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Rau Lab: Section on Macromolecular Recognition and Assembly

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Research Areas

Our laboratory focuses on elucidating the coupling of the forces, structure, and dynamics of biologically important assemblies. The next challenge in structural biology is to understand the physics of interactions between molecules in aqueous solution. The ability to take advantage of the increasing number of available protein and nucleic acid structures will depend critically on establishing the link between structures and binding energies. A fundamental and quantitative knowledge of intermolecular forces is necessary for understanding the interactions among biologically important macromolecules that control cellular function and for rationally designing agents that can effectively compete with those interactions associated with disease. Our results have shown that experimentally measured forces at close spacings are very similar for a wide variety of systems but very different from those predicted by current, conventionally accepted theories. We have interpreted the observed forces as indicating the dominating contribution from water-structuring energetics. The observation that interacting macromolecules will tenaciously retain their hydration waters unless the surfaces are complementary has profound implications for recognition reactions. To investigate the role of water in binding, we measure and correlate changes in binding energies and hydration accompanying recognition reactions of biologically important macromolecules, particularly of sequence-specific DNA–protein complexes. We observe a strong correlation between retained water and binding energy; stronger binding means less water retained at the DNA–protein interface.

Direct force measurements

Refer to Figure 1 caption below

Figure 1. Alanines inserted into hexa-arginine increase repulsion between DNA helices.
Forces between DNA helices condensed with hexa-arginine peptides with inserted alanines are measured using the osmotic stress technique coupled with x-ray scattering. An increasing number of inserted alanines raises the net repulsion between helices. We conclude that the higher repulsion seen for salmon-protamine–condensed DNA than that expected for 21 arginines is in quantitative agreement with the fraction neutral amino acids present.

DNA assembly and compaction is a necessary feature of cell biology. The DNA in bacteriophages and sperm nuclei is packed densely enough that interhelical spacings and forces can be measured directly. A current goal is to establish a correlation between DNA mispackaging in sperm and male infertility. During vertebrate spermatogenesis, chromatin is dramatically reorganized via histone replacement with protamines to achieve a more compact state for efficient genetic delivery and DNA protection. Dense packaging of DNA in sperm nuclei is considered important to protect DNA against damage by mutagens or oxidative species. Protamines are small, arginine-rich, nuclear proteins that condense the genome into a genetically inactive state. Salmon protamine, for example, is a 32–amino acid peptide with 21 arginines and 11 neutral amino acids. Unlike histone-compacted DNA, the physical properties of reconstituted protamine–DNA assemblies closely resemble those of DNA condensed by well-characterized ions such as divalent manganese, cobalt hexammine, spermidine, spermine, and several arginine oligopeptides. DNA is packaged by protamine to densities within the range seen for DNA condensed with the smaller multivalent ions. More importantly, the forces measured for both reconstituted protamine–DNA arrays and native salmon sperm nuclei show the same characteristics as DNA precipitated by multivalent ions. We hypothesize that male infertility from protamine deficiency and mismodification can be attributed to looser packing of DNA in sperm nuclei than is optimal and greater accessibility to mutagens and oxidizing species.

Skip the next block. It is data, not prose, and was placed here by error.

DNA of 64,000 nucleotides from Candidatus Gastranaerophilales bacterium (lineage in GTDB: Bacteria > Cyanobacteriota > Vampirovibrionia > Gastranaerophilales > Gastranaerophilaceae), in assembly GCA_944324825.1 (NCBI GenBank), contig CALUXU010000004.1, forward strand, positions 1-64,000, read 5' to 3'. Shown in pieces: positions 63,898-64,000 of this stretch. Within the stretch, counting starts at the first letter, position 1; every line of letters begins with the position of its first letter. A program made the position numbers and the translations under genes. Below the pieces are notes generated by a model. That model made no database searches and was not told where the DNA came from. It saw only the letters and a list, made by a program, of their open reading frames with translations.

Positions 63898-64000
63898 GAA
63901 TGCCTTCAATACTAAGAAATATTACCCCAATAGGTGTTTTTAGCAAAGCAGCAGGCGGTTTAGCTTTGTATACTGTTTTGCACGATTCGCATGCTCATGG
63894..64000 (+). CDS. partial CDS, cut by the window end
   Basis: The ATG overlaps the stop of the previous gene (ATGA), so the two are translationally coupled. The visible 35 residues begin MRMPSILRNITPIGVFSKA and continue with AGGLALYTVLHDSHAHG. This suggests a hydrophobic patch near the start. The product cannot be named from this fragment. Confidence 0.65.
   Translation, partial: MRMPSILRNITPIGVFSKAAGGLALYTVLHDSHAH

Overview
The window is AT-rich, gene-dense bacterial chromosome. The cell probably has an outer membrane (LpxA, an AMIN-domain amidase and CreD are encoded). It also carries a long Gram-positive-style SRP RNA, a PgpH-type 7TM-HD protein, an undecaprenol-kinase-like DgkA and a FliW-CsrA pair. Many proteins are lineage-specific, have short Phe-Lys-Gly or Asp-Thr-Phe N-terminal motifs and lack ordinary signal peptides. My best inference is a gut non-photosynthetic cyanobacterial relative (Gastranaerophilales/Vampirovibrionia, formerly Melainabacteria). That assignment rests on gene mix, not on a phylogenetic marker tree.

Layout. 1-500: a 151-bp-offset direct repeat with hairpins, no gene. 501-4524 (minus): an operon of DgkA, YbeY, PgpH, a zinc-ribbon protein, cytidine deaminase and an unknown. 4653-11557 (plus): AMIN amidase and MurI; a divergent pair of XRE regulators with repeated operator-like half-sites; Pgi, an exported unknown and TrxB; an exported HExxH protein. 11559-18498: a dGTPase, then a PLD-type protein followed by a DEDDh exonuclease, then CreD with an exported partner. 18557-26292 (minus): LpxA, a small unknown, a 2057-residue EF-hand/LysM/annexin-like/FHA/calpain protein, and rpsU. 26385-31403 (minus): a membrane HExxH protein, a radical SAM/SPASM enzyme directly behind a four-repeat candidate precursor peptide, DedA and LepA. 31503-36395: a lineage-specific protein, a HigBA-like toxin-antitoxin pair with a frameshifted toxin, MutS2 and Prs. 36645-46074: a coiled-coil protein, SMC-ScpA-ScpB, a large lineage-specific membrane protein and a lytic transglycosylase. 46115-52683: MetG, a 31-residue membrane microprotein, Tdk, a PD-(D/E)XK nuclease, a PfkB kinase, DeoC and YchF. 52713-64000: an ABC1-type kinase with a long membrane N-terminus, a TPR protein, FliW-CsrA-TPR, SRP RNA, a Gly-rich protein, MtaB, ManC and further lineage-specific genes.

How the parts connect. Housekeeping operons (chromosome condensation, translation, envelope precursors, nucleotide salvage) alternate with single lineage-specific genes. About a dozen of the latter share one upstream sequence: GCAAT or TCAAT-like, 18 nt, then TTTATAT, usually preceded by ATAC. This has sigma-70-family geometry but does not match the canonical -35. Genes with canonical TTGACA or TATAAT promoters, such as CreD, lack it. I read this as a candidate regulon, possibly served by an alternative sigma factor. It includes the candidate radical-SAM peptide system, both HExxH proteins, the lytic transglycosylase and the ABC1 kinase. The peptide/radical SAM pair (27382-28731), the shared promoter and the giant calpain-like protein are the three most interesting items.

Upon condensation with the smaller multivalent ions or protamine, the compacted structures have well-defined equilibrium separations of the DNA double helices of 0.7–1.5 nm, depending on the condensing ion. The finite separation of helices indicates a delicate balancing of a short-range repulsive force with a longer-range attraction. The physical origins of the forces acting to compact multivalent ion–DNA assemblies are still being debated. Using combined osmotic stress and single-molecule tweezing experiments, we previously characterized the distance dependence of the two component forces. The attractive force varies with DNA–DNA spacing as a 0.4–0.5 nm decay-length exponential, whereas the repulsive force has a 0.2–0.25 nm decay-length exponential. Using this constraint, we can separate the attractive and repulsive contributions to the force-distance curves. We extracted the amplitudes of the two forces from the force curves for a set of homologous arginine peptides. The magnitude of the attractive force depends on the arginine peptide charge. The repulsive force amplitude, in contrast, is nearly independent of arginine peptide length. The equilibrium spacing between DNA helices in reconstituted salmon protamine–DNA arrays or in salmon sperm nuclei is much larger than expected for 21 arginines. The separation of the forces for salmon protamine–DNA assemblies indicated that the attractive force amplitude with protamine was very close to that expected for 21 arginines, but that the repulsive force had a larger amplitude than expected. This additional repulsion results in the observed lower packaging efficiency of protamine than expected from charge. This is surprising given that cation charge is generally considered to be the dominating determinant of DNA compaction. To determine whether this extra repulsion is a general property of including neutral amino acids in arginine-based peptides or something peculiar to protamine, we investigated the effect on forces of inserting neutral amino acids into model hexa-arginine peptides. Neutral amino acids inserted into hexa-arginine significantly increase the amplitude of short-range repulsive force (Figure 1). We observe a smaller decrease in the amplitude of the attraction. The effect on force amplitudes of incorporating increasing numbers of alanines is additive at least through four, but we observed relatively little difference after inserting alanine, serine, proline, or isoleucine. We find that the increase in the short-range repulsive force for salmon protamine condensed DNA is in good quantitative agreement with its neutral amino acid content. The packing density in salmon sperm nuclei is simply the sum of the arginine and neutral amino acid contributions.